Gentle sounds of treated guitar in all its various forms, the title “Loops, Notes and Sketches [solo guitar]” says it all really, the reason being that Yellow6’s 11 track OMR release is precisely that. And so would his entire musical output seem to be, not that I’ve had the opportunity to hear more than a fraction of his fairly extensive output of guitar, looper pedal and an array of reverbs and tremolo. He has indirectly been featured before here at Electronic Desert for his contributions to Bauri’s “Cold Mittens” on the “Everything Will Be OK Again” EP released by the lovely New Speak label in 2003. And could very well have been featured a second time if the time would ever appear to write something about “Annexe: Cottage Industries 2″ a compilation released by the now sadly debunked Neo Ouija label. The conclusion must be that the carefully constructed guitar soundscape are as beautiful as they are fragile and more than well deserves your attention. On a different note: the observant may also notice that the OMR release sequence has reached number 16 and that is three numbers short of the previous outing by Alkin Engineering. So while the 100 copies “Loops, Notes and Sketches [solo guitar]” are being sold out, you have two more October Man Recordings’ treats to look forward to.
Various Artists, Ginglik Saturdays: Rhythms Re-lik [Ginglik Records / Bubblewrap Industries - BUBBLIK02, 2006]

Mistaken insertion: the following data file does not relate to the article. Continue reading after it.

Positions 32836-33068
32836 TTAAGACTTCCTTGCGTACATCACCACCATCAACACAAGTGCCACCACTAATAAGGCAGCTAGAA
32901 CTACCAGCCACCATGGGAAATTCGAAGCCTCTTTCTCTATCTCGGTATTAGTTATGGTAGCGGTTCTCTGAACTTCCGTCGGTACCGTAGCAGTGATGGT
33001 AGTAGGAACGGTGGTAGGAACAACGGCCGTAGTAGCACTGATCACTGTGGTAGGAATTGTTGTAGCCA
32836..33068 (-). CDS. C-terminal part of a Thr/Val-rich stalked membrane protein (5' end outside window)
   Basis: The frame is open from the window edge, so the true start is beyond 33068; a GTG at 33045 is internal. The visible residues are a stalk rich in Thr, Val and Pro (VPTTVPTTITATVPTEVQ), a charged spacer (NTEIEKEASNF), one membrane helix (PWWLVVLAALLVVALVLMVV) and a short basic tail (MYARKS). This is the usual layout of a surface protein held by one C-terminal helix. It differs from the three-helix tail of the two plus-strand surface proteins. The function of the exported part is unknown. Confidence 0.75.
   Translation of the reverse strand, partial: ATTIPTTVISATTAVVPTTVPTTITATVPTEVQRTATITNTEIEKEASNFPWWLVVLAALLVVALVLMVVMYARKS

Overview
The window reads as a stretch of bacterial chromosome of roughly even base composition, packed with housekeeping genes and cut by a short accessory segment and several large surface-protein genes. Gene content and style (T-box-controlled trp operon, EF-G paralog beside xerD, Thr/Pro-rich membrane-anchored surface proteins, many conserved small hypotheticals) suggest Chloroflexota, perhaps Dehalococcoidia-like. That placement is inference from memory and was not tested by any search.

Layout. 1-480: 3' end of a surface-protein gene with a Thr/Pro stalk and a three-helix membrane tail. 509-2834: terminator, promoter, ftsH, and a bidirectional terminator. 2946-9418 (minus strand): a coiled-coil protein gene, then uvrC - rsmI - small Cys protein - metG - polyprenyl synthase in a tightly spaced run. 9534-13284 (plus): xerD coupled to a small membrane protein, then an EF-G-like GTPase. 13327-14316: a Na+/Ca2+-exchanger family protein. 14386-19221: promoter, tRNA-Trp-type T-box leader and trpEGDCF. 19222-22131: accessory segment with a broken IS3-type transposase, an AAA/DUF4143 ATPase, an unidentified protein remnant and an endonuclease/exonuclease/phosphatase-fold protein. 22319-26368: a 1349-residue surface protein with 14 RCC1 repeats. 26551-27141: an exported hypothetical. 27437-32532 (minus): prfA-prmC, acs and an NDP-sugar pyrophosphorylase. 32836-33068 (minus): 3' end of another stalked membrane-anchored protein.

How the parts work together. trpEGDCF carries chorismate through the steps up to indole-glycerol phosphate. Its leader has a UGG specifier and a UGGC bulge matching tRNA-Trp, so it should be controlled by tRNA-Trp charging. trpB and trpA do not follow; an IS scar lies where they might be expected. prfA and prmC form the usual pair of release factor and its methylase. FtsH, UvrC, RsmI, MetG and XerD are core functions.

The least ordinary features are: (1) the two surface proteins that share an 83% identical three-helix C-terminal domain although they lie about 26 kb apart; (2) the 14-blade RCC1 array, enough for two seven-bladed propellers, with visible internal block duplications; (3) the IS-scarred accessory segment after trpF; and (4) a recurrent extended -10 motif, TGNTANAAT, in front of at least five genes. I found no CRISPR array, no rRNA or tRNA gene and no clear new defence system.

A 14-track compilation by the well-respected Ginglik establishment in London and depicting sonically what goes on their Saturday electronic excursions, in their fourth year of operation. It’s a collaboration release with Bubblewrap Industries and it is the second in a series of compilations. The 14-track compilation has known and not so known contributors from all around. There’s common denominator and that is that they’ve all performed live at Ginglik at a time or another. (Hey, that’s exactly the same setup as “Sandwaves Sector One”). It’s basically a mix of household names and soon to be ones. Among the debutants you’ll find Dine and Sunosis making contributions. The latter of them also seem to have released an MP3 EP entitled “Warm”. Abstract Knights of Colony Productions fame bring forth the steady beats and Ochre goes for a high-octane edit of one of his own songs. Sentinel 1 and Ardisson a definitely makes it into a London thing with various bas references. Liberation Jumpsuit and LJ Kruzer going for the vocals. Posthuman reinventing themselves in “The Process Of Filing Reports (Ginglik Mix)” as excellent as it is bursting of atmosphere. Zainetica brings the sounds of the other side of the Atlantic in his finger popping “Automatic Calm”. Veneration Music ends the compilation with the dramatic and drenched in analogue “The Double Life” which has a strong feeling of reminiscence to it, just can’t put my finger on it. A little something for everyone and by the sound of it Ginglik’s Saturdays are ready to go on for many years to come.